Expensive and Labor Intensive
Sprinkler irrigation systems can be expensive to install or run, especially compared to flood irrigation, the most inexpensive way to irrigate.
A standard center pivot system, for instance, easily costs around $80,000 though once it is set up, it requires very little labor to deliver water to large acreage. A center-pivot system per acre expenses about $600 per acre to install and run. Solid set irrigation systems are generally installed on smaller plots and more high-value crops. They require more labor to operate, so while their upfront costs are cheaper, they still average more per acre to run-generally about $2,000 per acre. Micro-sprinkler irrigation systems are generally considered even more expensive on a per-acre basis for installation and labor costs.
Can Damage Plants
Spray irrigation can lead to plant damage. Scalding occurs when water droplets on leaves are heated up by sun rays creating a powerful magnifying effect. Sprinkler irrigation can also promote foliar diseases such as blight from the increased humidity and wetness left on the leaf mass.
Components Required In Spray Irrigation System
No matter what type of sprinkler irrigation system a grower chooses, the essential components are all the same and can easily be set up DIY with basic tools and understanding.
A water supply for a sprinkler irrigation system can be groundwater or surface water, such as a pond, river, or irrigation channel. Municipal wastewater is also a potential source for sprinkler irrigation systems though there are strict health and safety restrictions for using wastewater.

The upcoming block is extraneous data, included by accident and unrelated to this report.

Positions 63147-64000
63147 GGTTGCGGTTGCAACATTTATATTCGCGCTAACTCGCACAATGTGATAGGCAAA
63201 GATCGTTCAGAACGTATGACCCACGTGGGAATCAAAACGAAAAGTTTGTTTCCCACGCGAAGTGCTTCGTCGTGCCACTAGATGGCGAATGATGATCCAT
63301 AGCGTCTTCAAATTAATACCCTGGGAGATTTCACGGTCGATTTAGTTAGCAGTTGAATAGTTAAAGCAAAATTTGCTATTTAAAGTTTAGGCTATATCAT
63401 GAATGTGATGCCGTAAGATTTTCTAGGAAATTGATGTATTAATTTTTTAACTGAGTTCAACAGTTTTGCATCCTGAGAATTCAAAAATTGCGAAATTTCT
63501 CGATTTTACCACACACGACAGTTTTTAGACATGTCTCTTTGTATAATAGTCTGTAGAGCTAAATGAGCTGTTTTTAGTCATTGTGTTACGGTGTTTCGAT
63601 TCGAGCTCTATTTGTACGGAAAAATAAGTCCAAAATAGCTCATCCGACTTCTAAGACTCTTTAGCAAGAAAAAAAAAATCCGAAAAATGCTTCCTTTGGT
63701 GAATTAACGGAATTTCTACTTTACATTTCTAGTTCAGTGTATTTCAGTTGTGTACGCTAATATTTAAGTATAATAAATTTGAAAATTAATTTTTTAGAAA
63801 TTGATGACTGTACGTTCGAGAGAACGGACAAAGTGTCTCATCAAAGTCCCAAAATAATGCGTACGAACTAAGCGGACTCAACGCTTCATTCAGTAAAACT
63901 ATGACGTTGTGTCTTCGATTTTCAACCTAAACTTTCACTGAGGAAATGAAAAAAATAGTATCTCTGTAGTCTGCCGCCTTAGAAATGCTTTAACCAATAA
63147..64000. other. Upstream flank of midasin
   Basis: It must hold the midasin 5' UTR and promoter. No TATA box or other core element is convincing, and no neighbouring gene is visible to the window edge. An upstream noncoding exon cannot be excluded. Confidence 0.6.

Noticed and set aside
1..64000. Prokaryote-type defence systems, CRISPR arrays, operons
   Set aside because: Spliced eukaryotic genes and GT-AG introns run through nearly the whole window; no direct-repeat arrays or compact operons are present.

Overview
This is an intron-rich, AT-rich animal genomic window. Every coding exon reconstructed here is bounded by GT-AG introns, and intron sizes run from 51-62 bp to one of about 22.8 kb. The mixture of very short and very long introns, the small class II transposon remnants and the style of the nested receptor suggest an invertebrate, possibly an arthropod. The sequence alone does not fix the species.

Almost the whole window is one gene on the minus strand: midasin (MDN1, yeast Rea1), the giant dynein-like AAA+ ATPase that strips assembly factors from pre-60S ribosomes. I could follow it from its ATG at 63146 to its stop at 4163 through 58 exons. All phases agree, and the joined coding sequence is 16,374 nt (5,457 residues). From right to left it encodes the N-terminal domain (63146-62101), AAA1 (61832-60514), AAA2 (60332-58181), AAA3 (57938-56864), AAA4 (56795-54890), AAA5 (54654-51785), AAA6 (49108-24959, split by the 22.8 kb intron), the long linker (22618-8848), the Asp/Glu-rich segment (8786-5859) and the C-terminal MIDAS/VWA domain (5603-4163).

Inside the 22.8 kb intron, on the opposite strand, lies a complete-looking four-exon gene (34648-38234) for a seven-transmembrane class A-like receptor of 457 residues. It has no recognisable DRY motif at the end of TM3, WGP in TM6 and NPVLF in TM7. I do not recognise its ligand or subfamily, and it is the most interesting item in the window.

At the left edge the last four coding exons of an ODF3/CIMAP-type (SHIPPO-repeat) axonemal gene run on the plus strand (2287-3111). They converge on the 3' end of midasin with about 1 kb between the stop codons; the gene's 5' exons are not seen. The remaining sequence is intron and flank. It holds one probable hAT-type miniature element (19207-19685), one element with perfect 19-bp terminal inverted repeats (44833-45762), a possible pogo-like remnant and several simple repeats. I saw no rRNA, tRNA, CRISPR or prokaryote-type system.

Water Delivery System
Generally speaking, a water delivery system for a sprinkler irrigation system requires a motorized pump to create the necessary high-pressure volume for most spray irrigation systems.
Pumping systems are generally either electrified or gas-driven. Pipes, or hoses, are crucial additional components in bringing the water from the source to the field. Pipes may be constructed from PVC pipe or metal, and there are many types of hoses used for moving water to farm fields, including large-scale industrial hose systems.
Sprinkler heads are another prominent part of a sprinkler irrigation system. There are many different types of sprinkler heads that can adjust the volume, spray pattern and even flow rate of water application.
Risers, Timers, and Valves
Risers, timers, and valves are additional parts commonly used in most sprinkler irrigation systems. Valves allow a farmer to adjust the application rate between different system sections, while timers can be used to manage a system autonomously. Risers, of course, affect how far above a crop canopy the water is applied. Pressure regulators may also be used in a low-pressure micro-sprinkler irrigation system to prevent over-pressurizing the system.
Next-Gen Technology and Sprinkler Irrigation
Like every type of irrigation system, new irrigation technology combined with precision farming methodologies has made sprinkler irrigation systems more water and cost-efficient for farmers to employ.
New advancements like low-flow rate emitters and micro-sprinklers plus variable rate irrigation and moisture sensors help farmers to more precisely manage how much and how often they run their automatic sprinkler systems to meet their crop needs.
Farm Management Software and Sprinkler Irrigation
AGRIVI farm management software helps farmers run, monitor, and evaluate the effectiveness of their irrigation system no matter what type of watering system they choose.
AGRIVI lets growers record and track any irrigation activity. For instance, a farmer can record the exact amount of water used, when it was used, its source, and the labor costs for running the system and then use that information to calculate the irrigation ROI for that specific crop based on harvest returns.
Farmers can also use AGRIVI to manage and automate water distribution across their farm fields using our IoT hardware. This helps farmers make efficient decisions, especially when water resources are limited while saving time and labor.